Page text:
Art has and will always be inspired by the ever-changing world around us. From the realization of man during the Renaissance to the political overtones in American art during the ’60s and ’70s, our experiences have always helped play a part in what artists were doing and that still remains the case. Today, things can still get political at times but not for all. With technology being the absolute norm for most people, artists like Antoine Catala have taken inspiration from that at times, especially in the communication realm. We talked to Antoine about everything from emoticons (which I learned are different from emojis), Davinci, and even Snoopy in this back and forth exchange.
Kendra: Today your work has been displayed around the world, but when was the first time you saw yourself as not only an artist but an artist that could hold their own against the rest of them?
Antoine Catala: Half a year ago, if that.
Kendra: France and New York City have many commonalities but as someone who has spent time in both art hot spots, which city has the better local art scene and why?
Antoine Catala: I have never studied art in France. I studied math there. I moved away from France 20 years ago. As a consequence, I have little understanding of the French art scene. I would say that Paris is more provincial than the rest of France. People there are afraid of taking risks and to think for themselves. The overly conservative social pressure seems to operate less outside of Paris. Thus, there seems to be a lot more freedom for institutions to do genuinely interesting shows, at least so it seems from where I stand.
I studied art in London and I would say that the art scene there is highly polarized, with superstar artists on the one hand and punk, anti-system artists on the other. The later produces often idiosyncratic works that remain insular –art that doesn’t look like anything else but is not seen anywhere else– and it’s a shame.
As for New York, everything goes, but I would say art that gets shown in this city instantly takes on a commercial varnish. There is a manifest pragmatism here, for better or worst. I can’t really draw commonalities between Paris and New York art scenes, however.
Kendra: Your “Everything is Okay” exhibit seemed very on brand with millennials. Was that the intention? Grab that generation’s attention?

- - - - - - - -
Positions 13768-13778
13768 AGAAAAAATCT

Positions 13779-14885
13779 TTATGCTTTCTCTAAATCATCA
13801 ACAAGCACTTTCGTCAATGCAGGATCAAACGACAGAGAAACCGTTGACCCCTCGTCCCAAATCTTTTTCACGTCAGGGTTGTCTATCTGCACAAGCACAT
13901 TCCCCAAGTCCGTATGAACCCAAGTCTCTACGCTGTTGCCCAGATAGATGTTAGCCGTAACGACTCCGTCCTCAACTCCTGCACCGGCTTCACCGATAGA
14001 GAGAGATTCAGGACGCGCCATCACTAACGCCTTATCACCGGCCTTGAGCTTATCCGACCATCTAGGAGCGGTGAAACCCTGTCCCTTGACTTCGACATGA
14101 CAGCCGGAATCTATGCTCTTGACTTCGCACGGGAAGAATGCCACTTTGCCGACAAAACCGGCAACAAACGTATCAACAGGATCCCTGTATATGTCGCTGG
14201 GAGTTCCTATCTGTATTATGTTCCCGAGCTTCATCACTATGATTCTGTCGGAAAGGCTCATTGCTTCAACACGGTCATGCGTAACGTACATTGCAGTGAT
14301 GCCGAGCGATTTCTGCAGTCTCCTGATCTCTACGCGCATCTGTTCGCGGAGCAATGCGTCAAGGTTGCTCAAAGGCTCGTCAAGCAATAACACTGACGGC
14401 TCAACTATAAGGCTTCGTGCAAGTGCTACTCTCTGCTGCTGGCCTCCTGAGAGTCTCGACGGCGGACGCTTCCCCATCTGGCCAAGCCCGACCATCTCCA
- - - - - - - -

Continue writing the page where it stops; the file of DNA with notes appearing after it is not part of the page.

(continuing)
Antoine Catala: Communication is a struggle for everyone. “Everything is Okay” is about texting and emojis. My mother and people her age use more emojis than anybody else, at least from the texts I receive.
Kendra: You also stayed pretty youthful with your addition to the “I Was Raised on the Internet” with your emoji pieces. As someone who did survive before the chaos that is the online world, how do you feel the internet has shaped art going forward?
Antoine Catala: Those were not emoji pieces, but emoticons, to be precise. I was in my twenties when I did my first internet search. Internet, along with smartphones have had a massive influence on our lives: from labor practices to the way people hookup and more generally access information or entertainment.
The shift between before and after is massive. New technologies only get adopted because people use them. Thus this “going forward” is essentially symbiotic. I believe humans are greatly adaptable, they love to shapeshift and I would argue that someone sent from the middle ages to our times would get addicted to smartphones just like we are, but that the reverse is also true, if we were sent back to the middle ages we would quickly forget our internet habits and enjoy life just as much, if not more. The overall way we see, read, watch, hear or orient ourselves has radically changed, so the way we perceive art has too. Art will adapt.
Kendra: What do you think say, Davinci would think of Instagram?
Antoine Catala: He would probably join Grinder 🙂
Kendra: You utilize a variety of mediums, but is there one you make it a point to stay away from?
Antoine Catala: I try to stay away from art that looks like art as much as I can.
Kendra: Playing off nostalgia works for many, including yourself. What’s the #1 thing from pop culture that never fails to take you back to your childhood?
Antoine Catala: Younger generations have access to culture in a way that people never had before. They can peruse everything that has ever been digitized at their fingertips, instantly. I have met many people in their 20’s with extensive knowledge of music, poetry, films, you name it –which to me is astounding.
As a result, it seems that many choose a section of time to explore, a selective nostalgia of sorts that becomes part of their identity. It’s not unlike what my friends and I did back in the days, but the speed and depth at which it happens are staggering. I love anachronisms and actively seek to create some in my work. I am not focused on nostalgia per se.
Anachronisms allow for strange collages and open up meanings. I should add that Dan Graham, who I briefly worked for, always insisted that, according to Walter Benjamin, artists should focus on the just passed, say cultural trends from a couple of years ago. To answer your question though, I would say Snoopy.
Kendra: Can you let the people know what you have going on in the foreseeable future?
Antoine Catala: I am trying my luck at a comic book about the harsh living conditions in New York City, for an exhibition in LA at Praz-Delavallade. Let’s hope it pans out. I am also planning more paired down, say conceptual, works. So on the one hand narrative works and on the other hand dryer, conceptual, works, which I see as two sides of the same coin.